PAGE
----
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To find out what happens to the resistance of a wire, when you change the length of the wire.

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Introduction

Resistance Of Wire. Aim. To find out what happens to the resistance of a wire, when you change the length of the wire. Background Information. A current of electricity is the flow of negatively charged electrons around a circuit. [image001.gif] [image002.gif] [image002.gif] [image003.gif] [image003.gif] [image004.gif] [image005.gif] Close up, the wire and the electrons look like this: [image006.gif] The electrons collide with the atoms as they travel through. We say the atoms `oppose' the flow of electrons. This is called resistance, and the wire gets hotter. In 1826, Georg Ohm discovered that when a current flows through a metal wire the current and the potential differences are proportional, providing that the temperature remains constant. The resistance of wire can be calculated using: [image007.gif] Variables. Temperature increases the resistance as the atoms are getting hotter they are vibrating and moving faster. This makes the atoms and the electrons collide more. Thickness of wire decreases the resistance, as there is more room for the electrons to travel past the atoms. ...read more.

Middle

and attach them to a power pack, a voltmeter and an ammeter using crocodile clips. I will use one length of wire at a time. When I turn the power on, I will record the current and voltage quickly to 2d.p for accuracy. [image008.gif] Then I will work out the resistance using Ohms Law: [image009.gif] I will do this for all five measurements. I am using these measurements because my preliminary work gave me a good result when I tested them. I will repeat the tests three times to make sure that I get an reliable result. This way my results will be reliable. Results. Length of wire. Current (Amps) Voltage (Voltage) Resistance (Ohms) Average (Ohms) 10cm 0.17 0.01 17 17.5 10cm 0.18 0.01 18 10cm 0.19 0.08 2.374 20cm 0.22 0.01 22 21 20cm 0.21 0.08 2.625 20cm 0.20 0.01 20 30cm 0.01 0.20 20 21 30cm 0.03 0.21 7 30cm 0.01 0.22 22 40cm 0.01 0.18 18 20 40cm 0.01 0.22 22 40cm 0.01 0.21 2.625 50cm 0.01 0.22 22 21.5 50cm 0.01 0.21 21 50cm 0.04 0.20 5 Analysis. ...read more.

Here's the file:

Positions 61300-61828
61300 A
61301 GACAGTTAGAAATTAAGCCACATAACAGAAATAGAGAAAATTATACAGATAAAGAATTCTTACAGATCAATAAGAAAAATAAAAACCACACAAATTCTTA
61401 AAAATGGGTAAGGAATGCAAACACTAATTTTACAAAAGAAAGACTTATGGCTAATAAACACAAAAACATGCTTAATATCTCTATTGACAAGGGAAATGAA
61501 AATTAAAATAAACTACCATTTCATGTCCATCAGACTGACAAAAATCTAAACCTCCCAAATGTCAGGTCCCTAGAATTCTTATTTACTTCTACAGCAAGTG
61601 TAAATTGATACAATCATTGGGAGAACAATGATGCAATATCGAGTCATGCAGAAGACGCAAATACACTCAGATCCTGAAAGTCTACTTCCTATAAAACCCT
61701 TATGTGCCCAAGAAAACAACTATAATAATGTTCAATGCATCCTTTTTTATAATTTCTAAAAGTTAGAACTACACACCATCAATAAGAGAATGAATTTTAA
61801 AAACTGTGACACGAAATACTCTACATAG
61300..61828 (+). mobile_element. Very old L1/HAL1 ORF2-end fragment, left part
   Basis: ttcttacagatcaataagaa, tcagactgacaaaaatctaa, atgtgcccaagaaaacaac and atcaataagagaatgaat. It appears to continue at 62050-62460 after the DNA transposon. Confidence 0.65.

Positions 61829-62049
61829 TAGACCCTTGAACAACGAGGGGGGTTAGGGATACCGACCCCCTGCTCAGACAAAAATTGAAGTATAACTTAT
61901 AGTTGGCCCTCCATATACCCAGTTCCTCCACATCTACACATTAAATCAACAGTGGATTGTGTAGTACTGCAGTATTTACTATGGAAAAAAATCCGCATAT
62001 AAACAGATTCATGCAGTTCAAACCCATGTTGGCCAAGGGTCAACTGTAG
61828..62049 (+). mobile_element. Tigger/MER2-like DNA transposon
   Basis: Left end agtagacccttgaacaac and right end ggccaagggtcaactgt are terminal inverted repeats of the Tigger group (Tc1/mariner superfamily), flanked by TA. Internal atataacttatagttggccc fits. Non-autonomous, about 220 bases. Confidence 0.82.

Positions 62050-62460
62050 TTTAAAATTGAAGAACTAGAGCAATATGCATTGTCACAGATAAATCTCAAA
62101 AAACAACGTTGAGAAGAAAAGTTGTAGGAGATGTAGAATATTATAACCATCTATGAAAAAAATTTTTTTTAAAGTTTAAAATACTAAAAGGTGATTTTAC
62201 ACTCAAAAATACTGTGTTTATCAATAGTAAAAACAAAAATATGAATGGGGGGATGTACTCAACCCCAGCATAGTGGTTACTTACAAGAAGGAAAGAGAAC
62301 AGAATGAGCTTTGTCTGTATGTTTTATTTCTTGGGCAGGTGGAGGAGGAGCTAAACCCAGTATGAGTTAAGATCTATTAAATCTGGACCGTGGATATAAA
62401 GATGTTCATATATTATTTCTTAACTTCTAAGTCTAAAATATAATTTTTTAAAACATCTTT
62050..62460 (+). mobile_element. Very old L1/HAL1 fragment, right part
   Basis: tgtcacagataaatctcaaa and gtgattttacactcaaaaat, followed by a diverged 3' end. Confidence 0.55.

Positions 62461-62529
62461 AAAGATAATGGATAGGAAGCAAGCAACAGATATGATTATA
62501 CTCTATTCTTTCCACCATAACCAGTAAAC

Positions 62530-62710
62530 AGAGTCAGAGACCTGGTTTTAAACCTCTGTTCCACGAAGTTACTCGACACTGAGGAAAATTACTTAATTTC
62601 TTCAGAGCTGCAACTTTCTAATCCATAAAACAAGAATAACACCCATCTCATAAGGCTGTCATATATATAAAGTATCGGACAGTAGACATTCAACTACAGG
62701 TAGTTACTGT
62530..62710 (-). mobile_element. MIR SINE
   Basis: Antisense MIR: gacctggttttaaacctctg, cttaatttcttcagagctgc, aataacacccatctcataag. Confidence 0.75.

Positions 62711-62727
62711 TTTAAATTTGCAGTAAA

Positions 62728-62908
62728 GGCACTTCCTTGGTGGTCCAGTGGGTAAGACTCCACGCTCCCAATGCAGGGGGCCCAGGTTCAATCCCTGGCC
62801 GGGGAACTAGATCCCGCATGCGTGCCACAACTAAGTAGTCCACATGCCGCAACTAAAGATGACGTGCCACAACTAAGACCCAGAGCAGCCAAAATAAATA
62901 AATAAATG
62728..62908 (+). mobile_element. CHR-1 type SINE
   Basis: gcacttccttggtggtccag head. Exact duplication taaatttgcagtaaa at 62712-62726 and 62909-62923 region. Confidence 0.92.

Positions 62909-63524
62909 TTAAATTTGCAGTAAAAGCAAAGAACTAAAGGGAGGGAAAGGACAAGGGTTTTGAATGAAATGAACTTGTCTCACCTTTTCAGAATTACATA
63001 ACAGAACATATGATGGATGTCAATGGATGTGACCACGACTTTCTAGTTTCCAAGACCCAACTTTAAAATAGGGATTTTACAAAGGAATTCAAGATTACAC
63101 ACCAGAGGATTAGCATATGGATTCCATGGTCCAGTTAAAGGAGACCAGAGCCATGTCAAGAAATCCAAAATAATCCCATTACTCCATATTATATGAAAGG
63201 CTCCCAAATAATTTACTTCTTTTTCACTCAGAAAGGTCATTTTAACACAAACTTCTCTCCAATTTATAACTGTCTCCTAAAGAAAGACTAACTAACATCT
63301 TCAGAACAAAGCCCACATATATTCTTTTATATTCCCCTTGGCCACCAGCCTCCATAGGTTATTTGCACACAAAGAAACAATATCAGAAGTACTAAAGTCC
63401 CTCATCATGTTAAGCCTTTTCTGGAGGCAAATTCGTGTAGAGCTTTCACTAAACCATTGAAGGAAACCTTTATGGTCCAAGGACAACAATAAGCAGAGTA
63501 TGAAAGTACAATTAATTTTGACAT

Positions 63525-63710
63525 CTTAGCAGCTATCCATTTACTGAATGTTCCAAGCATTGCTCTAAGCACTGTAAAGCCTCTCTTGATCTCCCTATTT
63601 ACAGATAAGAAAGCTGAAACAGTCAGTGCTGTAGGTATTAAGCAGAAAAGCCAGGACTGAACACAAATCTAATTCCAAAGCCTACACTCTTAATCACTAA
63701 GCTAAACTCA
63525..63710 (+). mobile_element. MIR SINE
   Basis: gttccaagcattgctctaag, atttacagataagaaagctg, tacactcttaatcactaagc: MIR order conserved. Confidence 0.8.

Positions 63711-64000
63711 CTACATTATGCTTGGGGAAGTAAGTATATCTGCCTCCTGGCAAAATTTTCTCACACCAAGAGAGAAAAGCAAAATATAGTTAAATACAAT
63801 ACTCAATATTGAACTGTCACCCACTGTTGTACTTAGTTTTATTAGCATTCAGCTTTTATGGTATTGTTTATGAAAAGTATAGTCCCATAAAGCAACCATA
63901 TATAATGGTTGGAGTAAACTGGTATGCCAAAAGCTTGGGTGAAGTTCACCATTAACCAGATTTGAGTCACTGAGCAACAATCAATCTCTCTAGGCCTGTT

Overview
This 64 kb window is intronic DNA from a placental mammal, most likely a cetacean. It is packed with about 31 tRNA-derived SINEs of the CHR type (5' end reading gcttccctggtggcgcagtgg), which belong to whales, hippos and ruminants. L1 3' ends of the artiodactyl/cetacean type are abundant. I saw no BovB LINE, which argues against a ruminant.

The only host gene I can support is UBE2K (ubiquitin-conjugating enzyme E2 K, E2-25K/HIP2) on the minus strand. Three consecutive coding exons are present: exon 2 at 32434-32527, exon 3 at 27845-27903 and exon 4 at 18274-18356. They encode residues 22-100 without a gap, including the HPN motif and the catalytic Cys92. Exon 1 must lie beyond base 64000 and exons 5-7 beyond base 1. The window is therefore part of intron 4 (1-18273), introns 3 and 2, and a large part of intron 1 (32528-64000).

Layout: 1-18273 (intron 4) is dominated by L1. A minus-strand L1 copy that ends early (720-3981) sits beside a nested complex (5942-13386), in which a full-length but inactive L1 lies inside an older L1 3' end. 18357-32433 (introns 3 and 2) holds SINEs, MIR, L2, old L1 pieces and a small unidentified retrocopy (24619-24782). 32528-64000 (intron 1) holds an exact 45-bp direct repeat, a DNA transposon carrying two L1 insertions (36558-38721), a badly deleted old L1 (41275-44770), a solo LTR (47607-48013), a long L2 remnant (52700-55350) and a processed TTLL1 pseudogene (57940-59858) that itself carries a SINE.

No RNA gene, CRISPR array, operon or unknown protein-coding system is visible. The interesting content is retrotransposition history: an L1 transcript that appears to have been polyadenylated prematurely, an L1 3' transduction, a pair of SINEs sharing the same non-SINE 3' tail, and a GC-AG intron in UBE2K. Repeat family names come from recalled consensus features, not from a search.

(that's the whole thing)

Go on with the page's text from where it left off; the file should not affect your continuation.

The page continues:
Conclusion

I could change this by increasing the length of the wire or keep lengths the same as before but use a different type of wire. My graph shows this. I have realised that the readings must have been wrong, but I would retest them. To make my results more accurate, I would repeat the experiment. I have enough evidence to reach a conclusion. My results match what other people have found. To additional evidence, I would do another experiment using the same measurements but different types of wire e.g. constaintin. I would do this because I could see if the two odd results became more accurate and because it is known to have a higher resistance than copper wire. To extend my investigation I could use lengths of wire over 50cm. Or, to test my work, I would use a different type of wire. This would change my results because every different types of wire have their own arrangement of atoms (obstacle course). ...read more.

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